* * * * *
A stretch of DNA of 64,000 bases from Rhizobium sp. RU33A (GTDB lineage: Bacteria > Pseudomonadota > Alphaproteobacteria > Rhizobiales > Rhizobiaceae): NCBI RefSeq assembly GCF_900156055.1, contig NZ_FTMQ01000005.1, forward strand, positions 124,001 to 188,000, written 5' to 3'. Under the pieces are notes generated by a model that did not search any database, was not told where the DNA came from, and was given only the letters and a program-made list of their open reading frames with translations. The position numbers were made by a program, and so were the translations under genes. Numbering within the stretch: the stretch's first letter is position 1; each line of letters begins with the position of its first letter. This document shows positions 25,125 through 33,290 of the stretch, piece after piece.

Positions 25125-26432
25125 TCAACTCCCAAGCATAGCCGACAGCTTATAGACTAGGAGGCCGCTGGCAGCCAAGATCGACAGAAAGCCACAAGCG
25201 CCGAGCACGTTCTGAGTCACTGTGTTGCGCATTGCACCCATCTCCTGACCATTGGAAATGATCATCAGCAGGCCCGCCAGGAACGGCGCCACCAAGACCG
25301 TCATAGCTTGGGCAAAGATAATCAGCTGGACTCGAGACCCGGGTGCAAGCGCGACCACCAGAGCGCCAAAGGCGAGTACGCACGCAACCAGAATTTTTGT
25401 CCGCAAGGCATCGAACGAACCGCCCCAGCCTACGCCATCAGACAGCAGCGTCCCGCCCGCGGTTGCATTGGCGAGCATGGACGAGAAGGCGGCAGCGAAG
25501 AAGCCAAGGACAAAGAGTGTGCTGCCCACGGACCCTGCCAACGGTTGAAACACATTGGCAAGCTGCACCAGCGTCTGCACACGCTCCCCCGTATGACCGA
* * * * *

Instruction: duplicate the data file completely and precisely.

A stretch of DNA of 64,000 bases from Rhizobium sp. RU33A (GTDB lineage: Bacteria > Pseudomonadota > Alphaproteobacteria > Rhizobiales > Rhizobiaceae): NCBI RefSeq assembly GCF_900156055.1, contig NZ_FTMQ01000005.1, forward strand, positions 124,001 to 188,000, written 5' to 3'. Under the pieces are notes generated by a model that did not search any database, was not told where the DNA came from, and was given only the letters and a program-made list of their open reading frames with translations. The position numbers were made by a program, and so were the translations under genes. Numbering within the stretch: the stretch's first letter is position 1; each line of letters begins with the position of its first letter. This document shows positions 25,125 through 33,290 of the stretch, piece after piece.

Positions 25125-26432
25125 TCAACTCCCAAGCATAGCCGACAGCTTATAGACTAGGAGGCCGCTGGCAGCCAAGATCGACAGAAAGCCACAAGCG
25201 CCGAGCACGTTCTGAGTCACTGTGTTGCGCATTGCACCCATCTCCTGACCATTGGAAATGATCATCAGCAGGCCCGCCAGGAACGGCGCCACCAAGACCG
25301 TCATAGCTTGGGCAAAGATAATCAGCTGGACTCGAGACCCGGGTGCAAGCGCGACCACCAGAGCGCCAAAGGCGAGTACGCACGCAACCAGAATTTTTGT
25401 CCGCAAGGCATCGAACGAACCGCCCCAGCCTACGCCATCAGACAGCAGCGTCCCGCCCGCGGTTGCATTGGCGAGCATGGACGAGAAGGCGGCAGCGAAG
25501 AAGCCAAGGACAAAGAGTGTGCTGCCCACGGACCCTGCCAACGGTTGAAACACATTGGCAAGCTGCACCAGCGTCTGCACACGCTCCCCCGTATGACCGA